Taking Care Of My Car

Servicing The Transmission In Your Car To Ensure Smooth Operation

The transmission in your vehicle is responsible for transferring the power from the engine to the drive axle. With normal use, it doesn't need much attention, but it is vital to keep an eye on it and follow the manufacturer's recommendations for care and maintenance.

Normal Use

Driving your car or truck daily will put wear and tear on your transmission, but most modern automatic transmissions only need service after fifty thousand miles or so. Using a high-quality transmission fluid can extend the life of the transmission and reduce the need for service even further. 

The manufacturer lists the service intervals for your automatic transmission in the owner's manual that comes with your car or truck for reference. However, if the transmission is functioning erratically, you may need to take it in for service early than recommended. 

Normal use will not put a lot of stress on the transmission, but as you drive, there is some wear inside, and the friction material from the clutches can start to build up on the transmission filter, making it hard for the unit to shift correctly. Generally, a transmission filter and oil change will fix the issue and get you back on the road.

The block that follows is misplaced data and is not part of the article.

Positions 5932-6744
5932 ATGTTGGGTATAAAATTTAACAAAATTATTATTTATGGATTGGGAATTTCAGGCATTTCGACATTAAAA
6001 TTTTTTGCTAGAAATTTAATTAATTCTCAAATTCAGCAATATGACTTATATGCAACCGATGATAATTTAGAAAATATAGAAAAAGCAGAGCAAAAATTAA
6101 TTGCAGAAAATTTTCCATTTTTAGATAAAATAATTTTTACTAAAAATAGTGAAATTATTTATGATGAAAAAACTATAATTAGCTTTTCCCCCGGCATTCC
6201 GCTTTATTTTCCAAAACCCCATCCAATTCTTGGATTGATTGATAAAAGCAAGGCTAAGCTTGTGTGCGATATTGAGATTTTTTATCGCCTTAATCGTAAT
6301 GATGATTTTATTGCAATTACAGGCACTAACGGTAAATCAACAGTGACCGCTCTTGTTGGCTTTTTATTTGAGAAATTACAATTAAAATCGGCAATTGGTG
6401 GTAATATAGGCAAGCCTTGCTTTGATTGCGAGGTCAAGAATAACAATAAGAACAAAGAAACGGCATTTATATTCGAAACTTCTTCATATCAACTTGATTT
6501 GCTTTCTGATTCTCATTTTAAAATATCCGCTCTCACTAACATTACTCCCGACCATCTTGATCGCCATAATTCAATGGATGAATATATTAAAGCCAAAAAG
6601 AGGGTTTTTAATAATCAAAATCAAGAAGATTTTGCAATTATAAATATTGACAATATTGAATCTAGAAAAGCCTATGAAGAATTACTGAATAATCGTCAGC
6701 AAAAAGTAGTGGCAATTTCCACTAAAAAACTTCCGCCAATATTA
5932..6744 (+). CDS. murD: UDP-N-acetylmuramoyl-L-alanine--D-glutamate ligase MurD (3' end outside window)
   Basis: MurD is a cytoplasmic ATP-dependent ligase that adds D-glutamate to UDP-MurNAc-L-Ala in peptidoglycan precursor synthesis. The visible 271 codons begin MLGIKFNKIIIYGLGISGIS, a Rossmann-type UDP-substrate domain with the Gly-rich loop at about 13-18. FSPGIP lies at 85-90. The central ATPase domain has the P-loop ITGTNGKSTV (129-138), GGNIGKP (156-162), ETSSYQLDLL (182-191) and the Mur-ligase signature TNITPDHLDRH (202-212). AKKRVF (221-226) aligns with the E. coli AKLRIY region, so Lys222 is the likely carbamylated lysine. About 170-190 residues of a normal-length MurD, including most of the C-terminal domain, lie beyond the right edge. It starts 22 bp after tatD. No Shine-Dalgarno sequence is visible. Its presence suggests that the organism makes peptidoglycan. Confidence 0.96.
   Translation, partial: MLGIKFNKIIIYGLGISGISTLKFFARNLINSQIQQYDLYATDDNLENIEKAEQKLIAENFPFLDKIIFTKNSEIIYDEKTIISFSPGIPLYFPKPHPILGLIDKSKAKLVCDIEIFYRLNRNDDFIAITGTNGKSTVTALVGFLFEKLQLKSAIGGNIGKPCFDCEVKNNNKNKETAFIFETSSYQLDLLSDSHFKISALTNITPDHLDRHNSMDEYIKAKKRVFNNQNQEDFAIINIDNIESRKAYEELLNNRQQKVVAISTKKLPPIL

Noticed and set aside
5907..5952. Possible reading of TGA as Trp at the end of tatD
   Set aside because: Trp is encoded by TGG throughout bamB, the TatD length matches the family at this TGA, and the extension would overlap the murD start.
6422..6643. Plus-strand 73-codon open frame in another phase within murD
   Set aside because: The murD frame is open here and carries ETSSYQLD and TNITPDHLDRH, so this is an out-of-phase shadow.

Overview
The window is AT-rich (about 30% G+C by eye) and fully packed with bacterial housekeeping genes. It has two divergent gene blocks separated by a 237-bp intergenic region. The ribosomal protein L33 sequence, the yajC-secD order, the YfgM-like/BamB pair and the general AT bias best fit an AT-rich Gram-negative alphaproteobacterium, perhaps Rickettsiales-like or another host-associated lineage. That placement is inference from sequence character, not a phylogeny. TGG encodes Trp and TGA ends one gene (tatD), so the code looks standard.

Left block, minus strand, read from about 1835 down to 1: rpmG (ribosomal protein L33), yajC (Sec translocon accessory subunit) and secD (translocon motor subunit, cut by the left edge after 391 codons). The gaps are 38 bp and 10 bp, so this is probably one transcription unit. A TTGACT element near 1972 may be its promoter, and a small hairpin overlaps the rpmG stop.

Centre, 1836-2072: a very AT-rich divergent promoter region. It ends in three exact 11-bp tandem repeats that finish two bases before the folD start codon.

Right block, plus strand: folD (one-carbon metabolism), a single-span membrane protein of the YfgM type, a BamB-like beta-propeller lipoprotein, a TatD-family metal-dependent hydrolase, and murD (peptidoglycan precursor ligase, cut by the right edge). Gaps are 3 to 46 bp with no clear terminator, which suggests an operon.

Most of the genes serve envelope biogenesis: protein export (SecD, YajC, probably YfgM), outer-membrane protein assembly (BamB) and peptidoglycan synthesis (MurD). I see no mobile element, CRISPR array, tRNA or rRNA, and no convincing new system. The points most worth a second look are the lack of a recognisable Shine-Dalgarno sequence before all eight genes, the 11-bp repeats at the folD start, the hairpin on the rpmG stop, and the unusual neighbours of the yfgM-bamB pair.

Towing Or Pulling Loads

Using your car or truck to tow a trailer or pull a load is okay if you stay within the recommended weight range that the manufacturer specifies. The transmission is strong enough to handle some additional load, and if you regularly overload it with a trailer that is too larger or over the weight limit for the vehicle, you will add a lot of stress to the transmission.

The added weight and strain can cause the transmission to run hotter than it should, and the transmission fluid can break down and lose viscosity quickly. As the transmission oil thins out, it becomes less effective, and the pressure inside the transmission falls, causing it to slip, miss shifts, or fail. 

A vehicle used for towing regularly may require additional service on many systems. However, the transmission is critical, and checking the oil level and condition more often can indicate impending problems that you might otherwise miss. If the transmission fluid or oil is dark in color, smells burnt, or deals gritty can signal to wear inside the transmission and warrants further inspection and service at the transmission shop in your area. 

Synthetic Oil Or Fluid

Changing the transmission fluid or oil to a synthetic can impact the function of the transmission. Synthetic lubricants offer more protection against heat and last longer under adverse conditions. If you are going to tow, pull, or put a lot of miles on your vehicle, talk to your transmission shop or mechanic about replacing the transmission fluid to protect your vehicle.